Scars Don’t Define You, They Decorate You


When I was two years old I got third degree burns, the event at hand was a freak accident. I was enjoying an afternoon at home with my mom and brother. Although my memory of that time was naturally foggy I seem to recall there being a palpable sense of happiness, security and safety in the room. My mother was making a rare treat of Ninja Turtle Kraft Dinner, which I believe has sadly since been discontinued. I was sitting on the counter beside the stove, simply observing life as a two year old does. My mother picked me up with her delicate and gentle hands, as she was doing so my elbow hit the pot of water and scolded my young, fragile and impossibly fair skin. Chaos ensued and we immediately rushed to the hospital. As my mother was carrying me into the emergency ward I was listening to her profound heartbeat; this is my first cognitive memory. Her beating heart was fast, powerful and devoted; much like the woman herself. This memory of her heartbeat comforted me for the entire month we spent in the hospital together. I learned very young that one moment could change your entire life.


That stated, this experience was merely a part of my wonderful childhood. I have a great family, got to know all of my grandparents, played liberally, laughed relentlessly and learned keenly. The sharp and vibrant scars covering 30 % of my body seemed to bother those around me more than myself. This was made fiercely clear when I became a teenager attending high school. Many of my peers told me my scars were ugly; they alienated me for having them as if they were contagious and made me feel as though I should be ashamed of my body. I recall lazy nicknames such as “chicken skin” and “scar girl”. Evidentially people that treat others this way are punished in their limited vocabulary. Luckily, this didn’t get to me, I waltzed around my high school proudly knowing that I was gifted with an accessory that these kids didn’t have:confidence.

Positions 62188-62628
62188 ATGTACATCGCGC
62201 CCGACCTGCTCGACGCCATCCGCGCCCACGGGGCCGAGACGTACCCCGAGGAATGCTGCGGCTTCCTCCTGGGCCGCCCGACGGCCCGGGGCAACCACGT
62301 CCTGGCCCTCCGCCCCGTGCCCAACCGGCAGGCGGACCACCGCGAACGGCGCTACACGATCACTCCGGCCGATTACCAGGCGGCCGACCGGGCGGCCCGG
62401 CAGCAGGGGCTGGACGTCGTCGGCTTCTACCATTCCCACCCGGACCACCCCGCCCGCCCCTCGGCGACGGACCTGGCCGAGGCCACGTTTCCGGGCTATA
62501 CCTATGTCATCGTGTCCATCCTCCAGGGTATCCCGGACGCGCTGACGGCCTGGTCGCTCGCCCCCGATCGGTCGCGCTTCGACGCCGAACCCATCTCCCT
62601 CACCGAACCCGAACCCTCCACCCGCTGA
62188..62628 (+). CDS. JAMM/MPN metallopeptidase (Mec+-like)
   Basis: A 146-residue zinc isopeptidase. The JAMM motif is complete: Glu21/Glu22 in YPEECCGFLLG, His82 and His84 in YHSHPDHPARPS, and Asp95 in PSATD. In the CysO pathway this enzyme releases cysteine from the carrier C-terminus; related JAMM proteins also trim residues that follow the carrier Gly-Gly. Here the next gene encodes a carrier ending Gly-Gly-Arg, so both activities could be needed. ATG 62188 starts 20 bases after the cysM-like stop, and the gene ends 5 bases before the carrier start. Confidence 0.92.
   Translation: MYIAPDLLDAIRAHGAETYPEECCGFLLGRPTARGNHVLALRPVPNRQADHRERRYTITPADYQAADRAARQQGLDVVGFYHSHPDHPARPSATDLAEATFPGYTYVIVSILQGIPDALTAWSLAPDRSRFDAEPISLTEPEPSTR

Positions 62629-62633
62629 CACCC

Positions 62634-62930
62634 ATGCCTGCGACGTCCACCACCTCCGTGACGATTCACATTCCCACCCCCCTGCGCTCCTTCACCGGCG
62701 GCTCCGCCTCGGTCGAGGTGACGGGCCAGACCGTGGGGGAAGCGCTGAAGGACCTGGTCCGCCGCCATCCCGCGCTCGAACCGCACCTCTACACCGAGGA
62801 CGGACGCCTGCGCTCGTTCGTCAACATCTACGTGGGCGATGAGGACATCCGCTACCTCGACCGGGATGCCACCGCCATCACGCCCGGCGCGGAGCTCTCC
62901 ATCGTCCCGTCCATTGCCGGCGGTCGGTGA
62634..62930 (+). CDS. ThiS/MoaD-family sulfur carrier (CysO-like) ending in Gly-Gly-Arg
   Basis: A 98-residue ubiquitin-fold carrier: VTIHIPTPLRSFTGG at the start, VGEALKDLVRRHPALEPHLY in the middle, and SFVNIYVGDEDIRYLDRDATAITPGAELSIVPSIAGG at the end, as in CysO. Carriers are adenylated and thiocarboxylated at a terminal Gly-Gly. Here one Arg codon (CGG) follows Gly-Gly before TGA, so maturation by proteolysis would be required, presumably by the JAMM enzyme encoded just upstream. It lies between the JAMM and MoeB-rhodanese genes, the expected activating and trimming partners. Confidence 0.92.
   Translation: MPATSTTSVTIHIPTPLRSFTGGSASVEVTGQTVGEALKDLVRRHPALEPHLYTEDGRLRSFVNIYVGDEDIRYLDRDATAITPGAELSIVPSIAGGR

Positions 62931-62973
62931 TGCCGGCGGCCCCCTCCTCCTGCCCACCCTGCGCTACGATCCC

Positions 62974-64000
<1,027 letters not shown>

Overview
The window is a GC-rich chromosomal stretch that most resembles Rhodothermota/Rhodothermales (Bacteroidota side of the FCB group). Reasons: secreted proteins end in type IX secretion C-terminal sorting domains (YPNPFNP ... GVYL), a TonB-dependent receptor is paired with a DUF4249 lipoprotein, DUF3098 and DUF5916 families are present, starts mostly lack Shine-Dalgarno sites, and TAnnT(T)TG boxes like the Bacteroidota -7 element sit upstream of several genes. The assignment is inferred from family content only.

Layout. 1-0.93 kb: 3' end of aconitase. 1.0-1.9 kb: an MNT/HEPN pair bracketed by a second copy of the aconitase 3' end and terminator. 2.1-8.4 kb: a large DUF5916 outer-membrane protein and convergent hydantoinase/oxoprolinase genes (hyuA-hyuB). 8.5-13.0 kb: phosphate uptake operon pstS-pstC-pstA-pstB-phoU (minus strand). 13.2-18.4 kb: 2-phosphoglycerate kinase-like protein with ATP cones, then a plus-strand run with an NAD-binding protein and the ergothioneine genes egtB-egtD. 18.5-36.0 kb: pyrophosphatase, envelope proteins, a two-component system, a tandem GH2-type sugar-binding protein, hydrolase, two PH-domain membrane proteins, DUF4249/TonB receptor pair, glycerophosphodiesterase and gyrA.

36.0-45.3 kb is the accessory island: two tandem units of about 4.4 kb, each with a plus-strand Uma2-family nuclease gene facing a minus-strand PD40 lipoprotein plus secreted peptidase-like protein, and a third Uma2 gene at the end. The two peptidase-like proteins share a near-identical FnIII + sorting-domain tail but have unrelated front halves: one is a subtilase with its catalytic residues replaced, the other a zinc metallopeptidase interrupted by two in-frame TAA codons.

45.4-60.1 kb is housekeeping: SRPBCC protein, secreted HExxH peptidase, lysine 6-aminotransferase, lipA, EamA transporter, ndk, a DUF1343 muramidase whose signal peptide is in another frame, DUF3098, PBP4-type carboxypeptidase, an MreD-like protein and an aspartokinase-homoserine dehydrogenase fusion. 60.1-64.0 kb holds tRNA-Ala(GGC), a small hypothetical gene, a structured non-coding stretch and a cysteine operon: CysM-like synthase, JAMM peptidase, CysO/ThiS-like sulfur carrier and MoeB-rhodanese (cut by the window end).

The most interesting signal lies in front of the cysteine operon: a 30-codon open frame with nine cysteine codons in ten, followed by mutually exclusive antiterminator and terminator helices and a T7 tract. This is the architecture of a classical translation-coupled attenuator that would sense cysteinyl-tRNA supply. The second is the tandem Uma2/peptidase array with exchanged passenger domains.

Many people  have scars that represent something heartbreaking like a house fire or violence and every morsel of my heart goes out to them. Some people have scars because they transitioned to the gender they were born to be or won a battle against breast cancer and that can represent strength and bravery. For myself, I have been able to transform the traumatic experience of my burn into a celebration towards my beautiful relationship with my mother, my acceptance of being different and the opportunity to share my experience. To anyone out there that is treated poorly by others based off of your physical differences just remember that’s their struggle not yours. You can continue to be a whole person in this life despite any hardship you have experienced. I live a good life, completely unburdened by my scars and I choose to not have people in it that make me feel bad about myself. Life is short; we may as well love our bodies no matter how they look through the whole godamn ride.



3 Comments Add yours

  1. Benji says:

    Maddy. I too remember that day. We are so proud to be part of your life You are an amazing women.

  2. Kevin Burns says:

    Terrific writing Maddy. We are always happy to support you and have you in our life. We look forward to seeing you soon.

  3. Kate says:

    Such a beauty inside and out. Blessed to have crossed paths. Shine on.

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